Report: Black men in South face many disparities

Published 12:06 am Tuesday, December 9, 2008

When compared to their white counterparts, black males in the South are more likely to drop out of school, lack health insurance or die in a homicide, a new report says.

The Foundation for the Mid South’s report also found that only 9.6 percent of black men in Arkansas, Louisiana and Mississippi had earned a college degree. The figure for white men was 18.4 percent.

The foundation, which focuses on quality of life issues in the three-state region, hopes to use the report to effect policy changes and social and community strategies that will improve conditions that contribute to the disparities.

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The report focused on men and boys ages 16 to 44 because that demographic tends to reflect stark gaps between the races in poverty, low graduation rates, high unemployment, poor health and high incarceration rates.

“A lot of these conversations are being held nationally, but not in our region,” said Chris Crothers, the report’s author. “We don’t have an initiative that focuses just on black males. We feel that there should be a field that’s developed around these issues.”

He said the foundation has sent copies of the report, which was released last week, to lawmakers, nonprofits and business leaders.

“We have always thought that if you ignore vulnerable populations, it undermines the quality of life for everybody,” Crothers said.

The three-state region has a significantly high number of counties or parishes where blacks comprise over 50 percent or more of the population, the report said.

Overall, blacks make up 12 percent of the U.S. population, but in the mid-South, the population is 26 percent black. The highest percentage of blacks is in Mississippi, where they make up over a third of the state’s population.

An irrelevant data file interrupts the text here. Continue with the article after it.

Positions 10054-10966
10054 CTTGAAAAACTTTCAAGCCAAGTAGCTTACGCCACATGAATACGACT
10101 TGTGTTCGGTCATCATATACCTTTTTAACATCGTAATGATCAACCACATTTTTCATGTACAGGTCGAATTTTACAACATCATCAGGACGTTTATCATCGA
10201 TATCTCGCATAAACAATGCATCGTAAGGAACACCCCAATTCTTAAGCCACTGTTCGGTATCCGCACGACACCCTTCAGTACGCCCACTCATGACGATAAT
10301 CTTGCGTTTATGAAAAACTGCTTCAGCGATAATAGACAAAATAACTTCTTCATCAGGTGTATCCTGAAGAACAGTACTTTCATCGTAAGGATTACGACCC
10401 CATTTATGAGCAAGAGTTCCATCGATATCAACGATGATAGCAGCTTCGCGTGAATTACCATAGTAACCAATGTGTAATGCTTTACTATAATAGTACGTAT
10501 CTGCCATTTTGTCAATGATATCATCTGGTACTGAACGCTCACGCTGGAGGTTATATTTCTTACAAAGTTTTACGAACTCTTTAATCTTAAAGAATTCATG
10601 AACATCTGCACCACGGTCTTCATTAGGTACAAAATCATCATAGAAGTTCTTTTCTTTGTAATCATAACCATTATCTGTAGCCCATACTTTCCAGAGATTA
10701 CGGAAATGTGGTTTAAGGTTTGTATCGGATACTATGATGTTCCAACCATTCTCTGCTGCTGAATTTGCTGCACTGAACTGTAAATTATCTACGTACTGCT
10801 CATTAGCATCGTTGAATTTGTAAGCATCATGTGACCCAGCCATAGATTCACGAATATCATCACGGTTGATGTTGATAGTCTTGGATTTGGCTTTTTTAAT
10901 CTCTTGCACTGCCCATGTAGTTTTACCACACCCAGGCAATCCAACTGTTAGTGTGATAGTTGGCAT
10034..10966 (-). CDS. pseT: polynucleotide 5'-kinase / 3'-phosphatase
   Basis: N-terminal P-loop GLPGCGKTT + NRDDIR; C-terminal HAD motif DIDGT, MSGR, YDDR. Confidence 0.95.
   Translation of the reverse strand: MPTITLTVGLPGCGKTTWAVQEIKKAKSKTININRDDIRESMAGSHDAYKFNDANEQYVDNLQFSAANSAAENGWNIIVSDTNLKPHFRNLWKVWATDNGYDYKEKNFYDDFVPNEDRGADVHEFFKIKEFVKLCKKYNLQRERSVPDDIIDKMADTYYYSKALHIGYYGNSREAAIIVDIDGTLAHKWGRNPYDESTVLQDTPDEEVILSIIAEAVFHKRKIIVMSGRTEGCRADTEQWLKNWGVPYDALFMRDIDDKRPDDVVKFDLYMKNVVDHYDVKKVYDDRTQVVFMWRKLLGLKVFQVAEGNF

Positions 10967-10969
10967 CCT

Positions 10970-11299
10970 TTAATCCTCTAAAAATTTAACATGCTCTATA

One of the leading indicators for the disparities was poverty. The region’s poverty rate is 17.3 percent, about five percent higher than the national average.

In Louisiana and Mississippi, the average median net worth in non-white households was $5,100. That’s 14 times less than that of their white peers, according to the report, which was based mostly on census data.

Rep. George Flaggs, Jr., D-Vicksburg, chairman of the Mississippi House Banking Committee, said an emphasis on tax credits and incentives has been policymakers’ answer to improving economic conditions in the state.

“We have to create policies that make education and health care more accessible to young black males. That has not been a priority. That’s the problem,” Flaggs said.

In Mississippi, 46.9 percent of black males are uninsured, compared with 25.3 percent of white males. And, 23.5 percent of black males in the three-state region don’t have a high school diploma. The figure for white males was 16.4 percent.

The report, citing U.S. Bureau of Justice statistics, said black male homicide rates were 8.3 times higher than white males.

Crothers said following the lead of organizations, such as the New York-based 21st Century Foundation, would be a good starting point for officials in the three southern states.

The 21st Century Foundation provides grants and encourages philanthropic giving for strategies and programs geared toward issues affecting black males.

A three-year program the foundation began in 2006 has already made a positive impact at a Chicago high school, said Julia Beatty, a program officer at 21st Century.

Misconduct reports decreased by 46 percent between April 2007 and April 2008 at Dyett High School, and the student arrest rate dropped by 82 percent over the same period of time, Beatty said.

The school’s graduation rate increased by 57 percent during the second year of the program, which trained students in handling peer conflicts and disciplinary matters.

The school’s graduation rate increased by 57 percent during the second year of the program, which trained students in handling peer conflicts and disciplinary matters.

“We see education access as a starting point for the ability of black men and boys being able to have good jobs, being able to raise families and have an increased quality of life,” said Beatty.